(New York Times) – The Obama administration is expected to withdraw its plan to permit oiland gas drilling off the southeast Atlantic coast, yielding to an outpouring of opposition from coastal communities from Virginia to Georgia but dashing the hopes and expectations of many of those states’ top leaders.
The announcement by the Interior Department, which is seen as surprising, could come as soon as Tuesday, according to a person familiar with the decision who was not authorized to speak on the record because the plan had not been publicly disclosed.
The decision represents a reversal of President Obama’s previous offshore drilling plans, and comes as he is trying to build an ambitious environmental legacy. It could also inject the issue into the 2016 presidential campaigns, as Republican candidates vow to expand drilling.
The offshore drilling proposal, which was still in draft form and was not to be finalized until later this year, provoked a backlash from coastal communities including Norfolk, Va., which supports the world’s largest naval base; Charleston, S.C.; and tiny tourist towns around Myrtle Beach, S.C., and on the Outer Banks of North Carolina. Over 106 of those coastal cities and towns signed resolutions asking Mr. Obama to shut down plans for new drilling.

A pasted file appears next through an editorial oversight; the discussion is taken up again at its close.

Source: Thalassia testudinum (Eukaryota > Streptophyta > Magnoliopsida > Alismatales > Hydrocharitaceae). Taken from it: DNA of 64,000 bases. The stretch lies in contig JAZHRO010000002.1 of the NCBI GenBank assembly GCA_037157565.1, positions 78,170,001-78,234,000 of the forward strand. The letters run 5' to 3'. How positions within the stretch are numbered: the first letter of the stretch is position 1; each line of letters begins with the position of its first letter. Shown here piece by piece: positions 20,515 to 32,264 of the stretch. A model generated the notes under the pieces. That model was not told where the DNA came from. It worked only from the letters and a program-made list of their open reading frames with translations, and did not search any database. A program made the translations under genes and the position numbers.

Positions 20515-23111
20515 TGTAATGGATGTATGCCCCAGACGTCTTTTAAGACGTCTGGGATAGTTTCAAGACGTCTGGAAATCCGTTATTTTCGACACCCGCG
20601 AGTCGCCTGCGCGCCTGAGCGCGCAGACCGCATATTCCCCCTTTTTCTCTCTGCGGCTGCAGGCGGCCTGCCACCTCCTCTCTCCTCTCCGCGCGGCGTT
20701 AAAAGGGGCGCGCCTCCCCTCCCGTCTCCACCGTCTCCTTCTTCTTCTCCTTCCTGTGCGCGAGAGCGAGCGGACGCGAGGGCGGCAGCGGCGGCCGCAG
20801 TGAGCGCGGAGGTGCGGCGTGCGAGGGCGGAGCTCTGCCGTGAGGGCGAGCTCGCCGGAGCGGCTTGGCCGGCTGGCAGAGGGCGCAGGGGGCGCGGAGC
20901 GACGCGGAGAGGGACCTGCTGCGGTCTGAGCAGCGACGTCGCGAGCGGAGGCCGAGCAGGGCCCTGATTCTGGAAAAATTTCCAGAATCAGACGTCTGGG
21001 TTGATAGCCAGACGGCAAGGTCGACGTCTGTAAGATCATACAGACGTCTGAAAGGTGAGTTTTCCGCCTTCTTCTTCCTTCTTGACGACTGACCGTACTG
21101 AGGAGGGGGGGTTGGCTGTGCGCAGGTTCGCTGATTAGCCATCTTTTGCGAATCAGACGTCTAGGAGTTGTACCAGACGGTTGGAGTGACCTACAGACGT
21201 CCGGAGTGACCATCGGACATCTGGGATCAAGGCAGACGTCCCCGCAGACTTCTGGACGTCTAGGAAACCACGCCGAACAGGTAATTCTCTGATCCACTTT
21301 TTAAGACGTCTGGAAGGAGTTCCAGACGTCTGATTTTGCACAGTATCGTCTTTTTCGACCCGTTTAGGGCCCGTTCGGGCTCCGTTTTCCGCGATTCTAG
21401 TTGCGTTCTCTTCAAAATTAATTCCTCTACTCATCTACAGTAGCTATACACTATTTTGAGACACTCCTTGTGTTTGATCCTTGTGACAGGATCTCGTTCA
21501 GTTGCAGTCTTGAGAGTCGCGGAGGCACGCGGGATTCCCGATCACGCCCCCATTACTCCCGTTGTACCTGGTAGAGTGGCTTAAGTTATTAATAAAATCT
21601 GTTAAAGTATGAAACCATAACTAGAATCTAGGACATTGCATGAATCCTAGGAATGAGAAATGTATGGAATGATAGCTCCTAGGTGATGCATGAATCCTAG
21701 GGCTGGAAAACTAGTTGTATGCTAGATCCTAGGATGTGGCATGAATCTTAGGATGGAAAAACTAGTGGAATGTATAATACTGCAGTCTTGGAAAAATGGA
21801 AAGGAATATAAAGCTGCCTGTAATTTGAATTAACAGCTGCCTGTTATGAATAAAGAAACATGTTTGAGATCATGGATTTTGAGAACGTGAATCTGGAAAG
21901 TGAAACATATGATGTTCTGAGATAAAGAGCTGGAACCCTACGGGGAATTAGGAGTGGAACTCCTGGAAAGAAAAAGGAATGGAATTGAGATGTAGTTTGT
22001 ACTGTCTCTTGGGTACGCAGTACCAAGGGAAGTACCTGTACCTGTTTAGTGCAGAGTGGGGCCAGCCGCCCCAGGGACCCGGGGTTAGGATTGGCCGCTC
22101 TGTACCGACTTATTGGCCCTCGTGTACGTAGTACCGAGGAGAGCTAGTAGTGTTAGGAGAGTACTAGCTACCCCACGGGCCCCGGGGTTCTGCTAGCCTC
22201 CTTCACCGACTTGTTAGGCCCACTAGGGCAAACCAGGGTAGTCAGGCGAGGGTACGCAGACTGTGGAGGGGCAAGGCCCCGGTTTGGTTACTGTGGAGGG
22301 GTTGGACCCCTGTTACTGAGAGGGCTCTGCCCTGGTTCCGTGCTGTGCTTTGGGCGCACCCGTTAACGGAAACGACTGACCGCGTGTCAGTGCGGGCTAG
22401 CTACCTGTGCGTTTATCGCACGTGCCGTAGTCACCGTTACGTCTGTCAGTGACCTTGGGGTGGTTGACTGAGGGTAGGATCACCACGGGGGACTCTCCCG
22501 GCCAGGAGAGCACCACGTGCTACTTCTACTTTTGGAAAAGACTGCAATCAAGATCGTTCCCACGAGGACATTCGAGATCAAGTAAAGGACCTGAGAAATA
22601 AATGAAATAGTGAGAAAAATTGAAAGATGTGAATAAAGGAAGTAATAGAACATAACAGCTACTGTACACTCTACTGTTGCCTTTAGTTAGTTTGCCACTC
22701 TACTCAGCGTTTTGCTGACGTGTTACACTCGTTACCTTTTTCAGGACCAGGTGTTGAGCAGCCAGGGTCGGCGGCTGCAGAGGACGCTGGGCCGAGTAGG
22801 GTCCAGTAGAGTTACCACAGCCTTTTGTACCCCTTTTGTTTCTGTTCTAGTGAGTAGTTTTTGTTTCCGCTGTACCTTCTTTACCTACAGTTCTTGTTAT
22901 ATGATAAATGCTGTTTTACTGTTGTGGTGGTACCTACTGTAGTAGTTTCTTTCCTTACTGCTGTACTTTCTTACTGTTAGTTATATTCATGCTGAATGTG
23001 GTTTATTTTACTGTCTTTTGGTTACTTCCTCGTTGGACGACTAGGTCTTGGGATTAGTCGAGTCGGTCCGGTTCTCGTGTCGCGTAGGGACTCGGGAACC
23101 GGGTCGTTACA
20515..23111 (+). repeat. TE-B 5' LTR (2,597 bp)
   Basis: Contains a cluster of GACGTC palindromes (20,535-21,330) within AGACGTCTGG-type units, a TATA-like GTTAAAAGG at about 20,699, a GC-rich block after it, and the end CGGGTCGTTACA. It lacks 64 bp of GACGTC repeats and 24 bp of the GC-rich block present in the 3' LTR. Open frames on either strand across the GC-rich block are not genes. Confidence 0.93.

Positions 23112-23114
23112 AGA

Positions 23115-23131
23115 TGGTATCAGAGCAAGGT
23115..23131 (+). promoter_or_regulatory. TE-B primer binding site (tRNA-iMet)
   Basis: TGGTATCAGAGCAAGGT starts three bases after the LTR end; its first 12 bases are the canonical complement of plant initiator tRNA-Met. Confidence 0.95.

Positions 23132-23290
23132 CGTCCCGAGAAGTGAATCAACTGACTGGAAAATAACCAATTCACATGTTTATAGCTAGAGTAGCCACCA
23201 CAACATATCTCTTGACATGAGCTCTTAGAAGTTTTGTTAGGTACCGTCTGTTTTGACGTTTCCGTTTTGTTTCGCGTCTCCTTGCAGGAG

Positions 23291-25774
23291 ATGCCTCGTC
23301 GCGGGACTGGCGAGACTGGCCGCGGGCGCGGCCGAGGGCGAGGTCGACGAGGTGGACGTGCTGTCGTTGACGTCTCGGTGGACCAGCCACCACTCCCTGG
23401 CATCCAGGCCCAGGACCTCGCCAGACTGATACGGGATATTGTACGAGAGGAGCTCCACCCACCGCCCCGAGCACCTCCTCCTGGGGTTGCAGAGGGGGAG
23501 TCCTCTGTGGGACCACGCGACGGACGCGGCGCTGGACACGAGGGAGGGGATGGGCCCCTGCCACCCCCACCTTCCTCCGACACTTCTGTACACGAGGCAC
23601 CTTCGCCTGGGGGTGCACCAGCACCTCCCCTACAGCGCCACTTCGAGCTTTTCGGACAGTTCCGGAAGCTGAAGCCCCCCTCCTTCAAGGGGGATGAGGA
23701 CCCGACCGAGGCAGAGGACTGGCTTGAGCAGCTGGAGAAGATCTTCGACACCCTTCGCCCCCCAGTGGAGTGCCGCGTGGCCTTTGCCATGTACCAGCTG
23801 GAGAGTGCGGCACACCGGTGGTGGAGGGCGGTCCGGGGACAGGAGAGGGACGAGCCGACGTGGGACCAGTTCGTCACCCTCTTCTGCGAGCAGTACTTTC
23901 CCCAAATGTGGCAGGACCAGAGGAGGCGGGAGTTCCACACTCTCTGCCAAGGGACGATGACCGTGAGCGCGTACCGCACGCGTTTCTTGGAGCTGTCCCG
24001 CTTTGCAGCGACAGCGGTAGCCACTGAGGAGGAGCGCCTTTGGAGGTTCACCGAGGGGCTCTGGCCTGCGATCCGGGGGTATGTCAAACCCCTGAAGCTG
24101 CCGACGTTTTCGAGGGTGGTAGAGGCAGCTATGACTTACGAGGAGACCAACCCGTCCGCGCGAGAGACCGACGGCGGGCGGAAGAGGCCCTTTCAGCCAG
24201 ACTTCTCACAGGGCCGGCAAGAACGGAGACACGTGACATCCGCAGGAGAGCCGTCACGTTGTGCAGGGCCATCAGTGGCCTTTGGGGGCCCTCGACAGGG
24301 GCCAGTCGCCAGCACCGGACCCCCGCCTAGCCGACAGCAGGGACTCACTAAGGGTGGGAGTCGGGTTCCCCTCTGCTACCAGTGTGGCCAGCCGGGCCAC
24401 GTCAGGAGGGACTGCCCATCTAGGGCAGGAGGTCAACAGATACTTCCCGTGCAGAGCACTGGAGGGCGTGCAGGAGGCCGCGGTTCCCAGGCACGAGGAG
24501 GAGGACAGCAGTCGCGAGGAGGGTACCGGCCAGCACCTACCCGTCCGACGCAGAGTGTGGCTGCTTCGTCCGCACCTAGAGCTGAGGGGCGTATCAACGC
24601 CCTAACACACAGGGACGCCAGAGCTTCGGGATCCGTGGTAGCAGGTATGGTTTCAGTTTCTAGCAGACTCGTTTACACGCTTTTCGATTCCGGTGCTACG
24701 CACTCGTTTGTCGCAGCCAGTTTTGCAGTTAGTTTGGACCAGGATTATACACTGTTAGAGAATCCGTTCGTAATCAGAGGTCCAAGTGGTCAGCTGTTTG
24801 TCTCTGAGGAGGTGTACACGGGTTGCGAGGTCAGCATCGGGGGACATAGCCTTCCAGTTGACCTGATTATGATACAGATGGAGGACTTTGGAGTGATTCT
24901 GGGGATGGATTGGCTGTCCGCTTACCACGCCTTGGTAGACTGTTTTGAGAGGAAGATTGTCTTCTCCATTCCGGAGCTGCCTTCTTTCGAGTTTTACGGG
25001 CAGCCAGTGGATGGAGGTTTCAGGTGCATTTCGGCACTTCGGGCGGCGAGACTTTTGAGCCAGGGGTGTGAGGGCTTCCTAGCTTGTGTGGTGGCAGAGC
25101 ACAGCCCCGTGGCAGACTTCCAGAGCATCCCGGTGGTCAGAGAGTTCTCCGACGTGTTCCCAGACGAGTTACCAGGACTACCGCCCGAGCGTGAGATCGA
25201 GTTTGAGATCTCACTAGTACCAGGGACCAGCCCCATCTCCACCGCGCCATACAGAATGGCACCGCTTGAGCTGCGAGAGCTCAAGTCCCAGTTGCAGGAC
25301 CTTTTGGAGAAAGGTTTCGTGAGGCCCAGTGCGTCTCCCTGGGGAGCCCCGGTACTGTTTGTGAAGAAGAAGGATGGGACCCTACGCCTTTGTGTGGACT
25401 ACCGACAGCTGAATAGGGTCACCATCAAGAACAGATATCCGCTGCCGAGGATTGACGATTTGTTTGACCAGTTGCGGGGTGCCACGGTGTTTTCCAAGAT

Both environmental groups and the oil industry have spent the last several months lobbying in town halls and statehouses throughout the Southeast.
Environmental groups and many coastal residents fear that opening the Atlantic to drilling could lead to a repeat of the 2010 Deepwater Horizon explosion in the Gulf of Mexico, which killed 11 people and sent millions of gallons of oil to the shores of nearby coastal states.
The Interior Department estimates there are 3.3 billion barrels of recoverable oil on the Atlantic’s outer continental shelf and 31.3 trillion cubic feet of natural gas. Energy industry experts say the reserves may be far greater.